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Are Parks Like SeaWorld Harming or Helping Killer Whales?

The new book "Death at SeaWorld" and a serious recent injury to an orca at one of the parks is raising concern.

Photo Credit: Bochkarev Photography/ Shutterstock.com


This article was published in collaboration with  GlobalPossibilities.org.

To a child, SeaWorld can be a magical place. To many adults, it’s boring. To a killer whale -- or orca -- it might be hell. Nowadays, the show going on in Shamu Stadium is called Believe. Attractive trainers in blue wetsuits dance on stage, direct the orcas to do various stunts, and toss the whales treats of fish – but the trainers no longer do the “hot dog” stunts of flying out of the water and through the air on the rostrum of the ocean’s top predator. (The rostrum is the part of the whale you might imagine would be its nose.) People who saw these impressive stunts at SeaWorld on previous trips might anticipate them and then remember the reason the trainers are out of the water: a SeaWorld orca killed a trainer in February 2010.

When a male orca named Tilikum dragged Dawn Brancheau, one of SeaWorld’s most senior trainers, into his tank on Feb. 24, 2010, she became his third human victim. The whale first killed a trainer at a park in Canada in 1991 after she fell into his tank. At the time, SeaWorld needed a male orca whale for breeding purposes, and the price tag on Tilikum was suddenly just right. SeaWorld purchased him but did not allow trainers to enter the water with him, even though they did enter the water with the other whales. All went well for years, with Tilikum siring many calves and performing by splashing audiences at the end of each Shamu show.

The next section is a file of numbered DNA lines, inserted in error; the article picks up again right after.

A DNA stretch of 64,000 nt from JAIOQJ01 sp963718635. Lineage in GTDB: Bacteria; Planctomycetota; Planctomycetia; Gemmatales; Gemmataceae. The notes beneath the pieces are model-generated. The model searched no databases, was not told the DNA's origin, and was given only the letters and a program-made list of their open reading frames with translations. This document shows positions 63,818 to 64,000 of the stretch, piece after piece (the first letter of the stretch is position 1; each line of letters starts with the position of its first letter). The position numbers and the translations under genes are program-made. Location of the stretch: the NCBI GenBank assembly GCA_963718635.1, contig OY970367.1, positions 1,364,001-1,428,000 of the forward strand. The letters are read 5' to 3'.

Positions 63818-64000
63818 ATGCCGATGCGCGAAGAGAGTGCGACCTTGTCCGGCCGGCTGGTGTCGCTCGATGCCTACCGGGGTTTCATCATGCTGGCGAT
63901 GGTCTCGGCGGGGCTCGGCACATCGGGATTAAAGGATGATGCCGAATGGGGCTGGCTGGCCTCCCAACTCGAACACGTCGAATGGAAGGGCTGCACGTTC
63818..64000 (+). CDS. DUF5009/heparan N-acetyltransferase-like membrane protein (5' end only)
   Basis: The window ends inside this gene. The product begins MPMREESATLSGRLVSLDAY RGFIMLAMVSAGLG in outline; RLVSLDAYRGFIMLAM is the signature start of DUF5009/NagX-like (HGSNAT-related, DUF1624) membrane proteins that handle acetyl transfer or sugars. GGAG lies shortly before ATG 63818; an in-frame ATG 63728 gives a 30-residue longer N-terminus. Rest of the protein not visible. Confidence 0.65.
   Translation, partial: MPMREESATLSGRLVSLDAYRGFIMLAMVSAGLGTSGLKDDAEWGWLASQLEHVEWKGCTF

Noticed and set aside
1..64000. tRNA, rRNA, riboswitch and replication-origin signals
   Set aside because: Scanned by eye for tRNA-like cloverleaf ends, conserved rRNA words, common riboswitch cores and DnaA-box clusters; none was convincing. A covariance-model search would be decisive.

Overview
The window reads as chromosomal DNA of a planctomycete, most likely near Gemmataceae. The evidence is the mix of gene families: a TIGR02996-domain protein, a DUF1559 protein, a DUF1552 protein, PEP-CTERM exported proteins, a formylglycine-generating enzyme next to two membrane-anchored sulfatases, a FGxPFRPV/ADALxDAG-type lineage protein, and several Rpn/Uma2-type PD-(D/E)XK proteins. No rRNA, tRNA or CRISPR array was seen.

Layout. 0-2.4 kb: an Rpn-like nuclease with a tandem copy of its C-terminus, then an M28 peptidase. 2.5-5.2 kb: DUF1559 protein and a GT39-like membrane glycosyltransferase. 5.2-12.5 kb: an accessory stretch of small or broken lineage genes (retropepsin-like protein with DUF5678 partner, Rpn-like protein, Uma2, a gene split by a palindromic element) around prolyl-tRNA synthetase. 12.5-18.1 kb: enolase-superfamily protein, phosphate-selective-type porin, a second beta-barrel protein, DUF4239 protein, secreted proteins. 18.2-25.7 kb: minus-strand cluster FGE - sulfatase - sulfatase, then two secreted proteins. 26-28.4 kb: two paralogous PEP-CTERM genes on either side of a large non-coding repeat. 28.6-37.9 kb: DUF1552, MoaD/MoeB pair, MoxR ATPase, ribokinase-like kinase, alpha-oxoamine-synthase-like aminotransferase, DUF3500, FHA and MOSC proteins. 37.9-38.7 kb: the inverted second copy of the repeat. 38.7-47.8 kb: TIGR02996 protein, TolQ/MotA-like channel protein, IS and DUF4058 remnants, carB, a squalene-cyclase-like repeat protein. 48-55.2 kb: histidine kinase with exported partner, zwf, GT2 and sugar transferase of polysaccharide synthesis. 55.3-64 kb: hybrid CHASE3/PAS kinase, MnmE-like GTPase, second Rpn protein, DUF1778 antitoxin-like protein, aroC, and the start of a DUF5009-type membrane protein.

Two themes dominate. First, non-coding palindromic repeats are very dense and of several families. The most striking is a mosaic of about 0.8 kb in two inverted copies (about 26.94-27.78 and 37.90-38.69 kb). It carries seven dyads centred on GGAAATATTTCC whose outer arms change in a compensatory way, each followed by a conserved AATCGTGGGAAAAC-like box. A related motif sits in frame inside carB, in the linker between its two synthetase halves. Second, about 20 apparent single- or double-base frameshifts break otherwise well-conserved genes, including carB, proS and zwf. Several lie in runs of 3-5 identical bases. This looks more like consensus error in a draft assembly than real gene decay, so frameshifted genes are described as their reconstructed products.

Prior to Brancheau’s death, SeaWorld’s precautions around Tilikum seemed adequate to keep the trainers safe – but they did not save Tilikum’s second victim. On July 6, 1999, a SeaWorld tourist named Daniel P. Dukes stayed at the park after it closed and dove into Tilikum’s tank. His naked corpse was found draped over Tilikum the next morning.  Perhaps, after spending time at SeaWorld, he thought the whales were as friendly, playful and harmless as they seem in the shows.

David Kirby examined these incidents as well as the wider question of whether humans should keep orcas in captivity in his recently released book Death at SeaWorld: Shamu and the Dark Side of Killer Whales in Captivity. Kirby fondly remembers his trips to SeaWorld as a child growing up in Southern California, where he saw the original Shamu perform. Even later as a journalist covering animal confinement and factory farming, he never questioned keeping orcas in captivity and training them to perform in shows.

“Not until I began researching the book,” he said. “Not even the day Tilikum killed Dawn. I may have heard about swim-with-dolphin programs in foreign countries and how the conditions were not that good, but I assumed that at SeaWorld the conditions were squeaky clean and the animals were doing well."

But, as Kirby's book shows, the animals are not all doing well at SeaWorld. The controversy is not over whether the animals are perfectly happy and healthy in captivity, but whether they are so far worse off in captivity than in the wild that the practice does not justify any benefit gained by educating and entertaining the people who come to see them.

The history of captive orcas is a sad one, with many stillbirths and premature deaths. Out of more than 190 whales held in captivity since the 1960s, only a handful ever lived into their 30s. The average amount of time orcas survived in captivity has increased with each decade as the humans in charge grew more skilled at caring for captive whales. A 2010 study found that the 52 whales who died in captivity after 1994 lived an average of 10 years and 10 months in captivity, whereas the average time in captivity for the 42 whales still alive at that time was 15 years and nine months.

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